12. Not that I would ever debate SKOL- because I am way out of my league, and even just the obvious writing subject has profession written all over it– but for a laymen like me– I have to say that James is the voice and the guitar of metallica. He is the signature, hallmarked by that ROAR and rip of the facemelting solos, as we like to say. Even though I may never recognize a virtuoso, or dream to play with one, I believe that Alex should have the right to proclaim this victory for Metallica with his proven track record for playing great music, in more than one genre. Your list does impress.

    If I might add to the list of virtuoso's, I would like to see, Dimiola, Chick Corea, Santana, and yes my favorite Satchboogie, Satriani. To the ear, its delicious, it cuts deep through the heart no matter how dark and hard, and remains forever, as the true sound, that breaks all barriers, the universal belief of something that is truly-HUMAN and ITS ALIVE-its music. I go with it, but one wonders why you leave out the rest of the band…is there something else here? New York is cold….

    AND the only other thing missing here is a sound bite! For me, its always "trapped under ice"

    ps the teens in my town say YOU rule! and are going to that new years show! FYI!

  13. Totally agree Skol! Het does it all. Paganini though…that's some great stuff even at slower speed. What sets him apart is the melodic riffs, vocals & solos. Much like the way your solos are melodic with speed in teh right spots. That's what set you, Lynch & Jake E. Lee apart from the others. Yeah, there aren't very many Hetfield types but the only one that comes to mind that can pull that type of "all-in-one" front man deal is Dave Meneketti from Y&T. That dude was crazy…go figure…bay area. But horns way up to Het virtuoso or not…he does play flawless with feel while jumping around. Amazing. Cheers!

  14. Think a trained ear is more critical and examines the sounds in played music at a different level of enjoyment and appreciation and judgement. Yet, a seasoned listener can hear what is remarkable and leaves an impression beyond what is good and is great and what shatters the considered average,like you Alex, and a few others you mention here. I think a virtuoso is remarkable and leaves a lasting impression perhaps precise but perfection is something that should be strived for and never acheived.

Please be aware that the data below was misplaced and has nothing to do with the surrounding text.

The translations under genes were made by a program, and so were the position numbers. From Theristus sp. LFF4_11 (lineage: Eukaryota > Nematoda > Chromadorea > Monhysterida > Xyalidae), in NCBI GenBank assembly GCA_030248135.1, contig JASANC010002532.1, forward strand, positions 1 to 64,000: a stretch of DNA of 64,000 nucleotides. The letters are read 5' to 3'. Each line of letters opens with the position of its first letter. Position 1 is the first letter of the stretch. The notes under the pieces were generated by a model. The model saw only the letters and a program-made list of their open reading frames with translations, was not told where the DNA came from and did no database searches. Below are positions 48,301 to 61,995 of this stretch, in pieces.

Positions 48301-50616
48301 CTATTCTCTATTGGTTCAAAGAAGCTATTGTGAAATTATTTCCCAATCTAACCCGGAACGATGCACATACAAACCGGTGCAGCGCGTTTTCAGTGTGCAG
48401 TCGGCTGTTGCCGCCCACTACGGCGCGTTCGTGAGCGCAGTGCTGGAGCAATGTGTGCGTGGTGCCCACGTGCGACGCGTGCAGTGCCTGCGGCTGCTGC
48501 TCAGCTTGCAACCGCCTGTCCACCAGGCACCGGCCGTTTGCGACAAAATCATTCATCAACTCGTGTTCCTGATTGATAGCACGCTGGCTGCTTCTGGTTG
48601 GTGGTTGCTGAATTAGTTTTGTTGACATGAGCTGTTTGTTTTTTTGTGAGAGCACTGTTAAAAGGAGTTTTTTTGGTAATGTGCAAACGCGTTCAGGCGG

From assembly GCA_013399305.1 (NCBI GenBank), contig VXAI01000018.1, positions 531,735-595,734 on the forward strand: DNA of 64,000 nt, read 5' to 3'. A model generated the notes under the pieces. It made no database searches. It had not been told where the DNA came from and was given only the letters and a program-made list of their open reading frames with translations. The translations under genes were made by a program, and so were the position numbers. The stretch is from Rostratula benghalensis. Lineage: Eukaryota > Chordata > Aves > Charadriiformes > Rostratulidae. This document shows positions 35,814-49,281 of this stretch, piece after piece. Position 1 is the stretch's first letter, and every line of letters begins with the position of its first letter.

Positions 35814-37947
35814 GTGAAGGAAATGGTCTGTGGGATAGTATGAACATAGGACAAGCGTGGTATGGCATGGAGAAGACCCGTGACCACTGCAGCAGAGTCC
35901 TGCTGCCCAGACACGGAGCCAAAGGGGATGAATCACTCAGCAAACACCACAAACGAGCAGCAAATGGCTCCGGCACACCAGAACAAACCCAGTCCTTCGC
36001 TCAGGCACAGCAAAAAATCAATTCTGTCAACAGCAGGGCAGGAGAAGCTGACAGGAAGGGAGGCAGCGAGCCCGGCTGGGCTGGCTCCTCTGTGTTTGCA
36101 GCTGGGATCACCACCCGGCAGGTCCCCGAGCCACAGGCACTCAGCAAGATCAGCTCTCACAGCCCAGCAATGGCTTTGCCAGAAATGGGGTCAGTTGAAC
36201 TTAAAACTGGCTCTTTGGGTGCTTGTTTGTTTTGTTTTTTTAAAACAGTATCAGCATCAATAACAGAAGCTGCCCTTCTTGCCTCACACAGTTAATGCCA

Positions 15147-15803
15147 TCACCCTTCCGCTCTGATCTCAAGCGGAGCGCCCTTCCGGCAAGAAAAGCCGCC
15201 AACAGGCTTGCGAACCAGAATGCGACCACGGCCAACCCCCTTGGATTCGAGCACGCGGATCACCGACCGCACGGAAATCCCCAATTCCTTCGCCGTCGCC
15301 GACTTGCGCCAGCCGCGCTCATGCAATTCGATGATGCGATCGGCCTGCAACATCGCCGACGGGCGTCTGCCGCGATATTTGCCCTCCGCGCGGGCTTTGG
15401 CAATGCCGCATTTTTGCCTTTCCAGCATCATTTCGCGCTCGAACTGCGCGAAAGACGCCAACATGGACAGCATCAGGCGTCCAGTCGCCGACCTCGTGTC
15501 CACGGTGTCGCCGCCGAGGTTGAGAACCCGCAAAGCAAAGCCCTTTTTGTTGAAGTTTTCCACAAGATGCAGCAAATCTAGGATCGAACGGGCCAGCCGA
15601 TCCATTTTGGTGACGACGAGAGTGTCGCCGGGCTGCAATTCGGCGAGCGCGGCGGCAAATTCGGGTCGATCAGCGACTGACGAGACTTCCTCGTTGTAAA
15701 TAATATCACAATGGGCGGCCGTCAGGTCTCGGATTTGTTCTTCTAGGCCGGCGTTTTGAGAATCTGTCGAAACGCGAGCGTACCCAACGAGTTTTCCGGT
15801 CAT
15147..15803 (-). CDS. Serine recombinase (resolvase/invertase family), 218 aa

15. Addend, in brief; my dictionary reads; 'virtuosity' is a taste for or interest in virtu; a love of or taste for curios or objects d'art, productions of art, and, virtuoso; an experimenter in the arts, one skilled in and excels in the technique of an art. I think it is their love of the production, at a deep level of passion and performing process with heightened technique albeit perfection or speed, that separates the resonators from the true virtuosos and we are immersed in their musical gift that transmits to our ears such an extraordinary sound that is grandeur and sensational.

  16. Great comments, please keep the thoughts coming.

    The debate continues:

    http://www.roadrunnerrecords.com/blabbermouth.net/news.aspx?mode=Article&newsitemID=131178

    This has been really interesting to watch. The subject requires thought and is a well needed break from the status quo ('This band rules!' 'No, they suck and so do you' etc…). With a constructive and refreshing dialogue, everyone wins.

    One thing- we had to remove one comment here. It supported the post, but in the process, verbally attacked another blog commenter, accusing her of 'sucking dick.'

    Now, I have no problem with the use of profanity or obscenity (Here- dick, dick dick. Pussy, pussy, pussy).

    Whatever helps make your point is fine. But if you have to resort to personally disrespect and name calling, then we have to remove the comment, as we did here. This was a shame, because the comment made some really good points, otherwise.

    Whoever that 'anonymous' may be, they're welcome to re-post their comment minus the personal insults.